The hottest topic in audio right now is immersive and spatial audio. Just about every audio trade mag and AES conference has highlighted presentations with the word “immersive” all over it. Spatial and immersive categories featured on streaming services like Apple Music, Tidal, Netflix, and Amazon HD have captivated listeners’ fascination with the promise of a novel listening experience for old favorite songs. Luxury automotive companies now offer audio upgrades with immersive playback systems that are giving audiophiles goosebumps. Consumer delivery services are excited about this, and content creators are too. 

You might expect such a new and shiny thing like immersive to be incredibly complicated. But it really isn’t as difficult to grasp as most imagine. To be sure, there are new aspects to working in immersive that take a minute to digest; but successful engineers are always ready to learn new technology and adapt to fast changes in the market. Engineers who embrace immersive audio early will be the first to reap the rewards.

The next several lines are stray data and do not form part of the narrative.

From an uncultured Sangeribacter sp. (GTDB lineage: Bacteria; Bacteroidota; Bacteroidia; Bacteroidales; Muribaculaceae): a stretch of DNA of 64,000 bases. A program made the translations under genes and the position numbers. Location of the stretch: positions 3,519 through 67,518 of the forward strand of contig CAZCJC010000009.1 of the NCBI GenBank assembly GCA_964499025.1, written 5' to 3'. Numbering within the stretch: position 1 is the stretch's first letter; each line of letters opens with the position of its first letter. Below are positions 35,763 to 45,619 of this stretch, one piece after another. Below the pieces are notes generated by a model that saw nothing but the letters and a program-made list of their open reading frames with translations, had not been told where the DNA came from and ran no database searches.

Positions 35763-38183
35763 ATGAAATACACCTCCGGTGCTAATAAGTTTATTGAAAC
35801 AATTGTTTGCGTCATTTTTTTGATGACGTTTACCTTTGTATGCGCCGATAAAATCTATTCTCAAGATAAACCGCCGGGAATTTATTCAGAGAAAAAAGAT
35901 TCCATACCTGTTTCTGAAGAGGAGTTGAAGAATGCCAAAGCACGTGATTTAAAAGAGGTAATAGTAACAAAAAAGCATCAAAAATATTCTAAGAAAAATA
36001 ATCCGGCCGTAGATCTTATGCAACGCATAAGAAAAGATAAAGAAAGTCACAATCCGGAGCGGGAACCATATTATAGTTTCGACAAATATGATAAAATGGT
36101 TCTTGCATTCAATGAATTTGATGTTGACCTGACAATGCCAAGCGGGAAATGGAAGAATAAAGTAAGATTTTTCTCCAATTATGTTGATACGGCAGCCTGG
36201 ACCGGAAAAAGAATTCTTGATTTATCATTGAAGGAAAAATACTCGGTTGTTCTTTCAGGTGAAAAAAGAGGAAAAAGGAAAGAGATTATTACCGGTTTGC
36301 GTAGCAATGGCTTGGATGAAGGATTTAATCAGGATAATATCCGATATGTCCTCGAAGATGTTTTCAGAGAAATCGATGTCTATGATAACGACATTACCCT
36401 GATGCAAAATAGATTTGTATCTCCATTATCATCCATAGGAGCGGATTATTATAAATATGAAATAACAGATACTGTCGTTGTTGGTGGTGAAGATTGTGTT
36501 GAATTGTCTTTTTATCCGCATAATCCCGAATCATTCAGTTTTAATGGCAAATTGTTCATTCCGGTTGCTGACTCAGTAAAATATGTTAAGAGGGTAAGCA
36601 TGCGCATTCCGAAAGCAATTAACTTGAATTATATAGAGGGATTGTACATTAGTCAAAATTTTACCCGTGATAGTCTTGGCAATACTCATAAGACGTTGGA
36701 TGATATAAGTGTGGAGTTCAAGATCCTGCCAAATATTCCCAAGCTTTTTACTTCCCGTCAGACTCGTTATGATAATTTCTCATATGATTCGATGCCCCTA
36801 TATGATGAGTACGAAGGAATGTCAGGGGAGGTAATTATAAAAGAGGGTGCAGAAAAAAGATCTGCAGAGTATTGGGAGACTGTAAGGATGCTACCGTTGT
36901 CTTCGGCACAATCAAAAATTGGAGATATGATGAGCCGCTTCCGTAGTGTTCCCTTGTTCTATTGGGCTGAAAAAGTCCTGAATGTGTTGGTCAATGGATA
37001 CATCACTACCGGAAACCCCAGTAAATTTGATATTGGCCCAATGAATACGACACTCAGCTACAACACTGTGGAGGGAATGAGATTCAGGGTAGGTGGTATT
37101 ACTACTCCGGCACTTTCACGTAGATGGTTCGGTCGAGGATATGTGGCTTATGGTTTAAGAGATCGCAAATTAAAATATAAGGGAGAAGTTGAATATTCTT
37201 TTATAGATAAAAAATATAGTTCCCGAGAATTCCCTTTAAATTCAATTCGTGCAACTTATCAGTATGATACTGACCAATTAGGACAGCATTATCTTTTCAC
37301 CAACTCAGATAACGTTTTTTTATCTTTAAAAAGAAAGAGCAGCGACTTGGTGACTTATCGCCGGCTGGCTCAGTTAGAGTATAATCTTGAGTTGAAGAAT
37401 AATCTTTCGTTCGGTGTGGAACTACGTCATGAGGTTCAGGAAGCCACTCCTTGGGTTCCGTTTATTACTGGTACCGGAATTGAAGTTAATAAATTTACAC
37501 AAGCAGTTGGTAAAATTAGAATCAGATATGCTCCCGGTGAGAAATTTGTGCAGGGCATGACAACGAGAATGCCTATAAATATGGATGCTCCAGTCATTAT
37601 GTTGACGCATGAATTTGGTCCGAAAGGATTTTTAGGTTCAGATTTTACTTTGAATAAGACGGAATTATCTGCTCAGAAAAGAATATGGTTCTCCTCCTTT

Why is now a good time to take the leap into immersive? Large labels like Capitol have already begun a remix of their entire stereo back catalogue into immersive formats—financial evidence that labels take immersive seriously. Many popular artists have already released immersive mixes, giving their fans a new way to enjoy their art. There are technical standards in place to help you build an immersive system with accuracy, but the creative rules haven’t yet been written. This early stage of evolution affords an opportune moment for creators, producers, and engineers to learn about immersive audio. 

In this introduction, engineers who are familiar with how to mix in stereo and are curious about the world of immersive audio will gain a better understanding of what immersive and spatial audio are, and how to conceptualize the workflow. Readers are encouraged to think of this as a prep/pep-talk for a larger conversation about how to integrate immersive and spatial audio into a professional practice. It’s not as complicated as it seems, and it’s a lot of fun!  

What is immersive audio?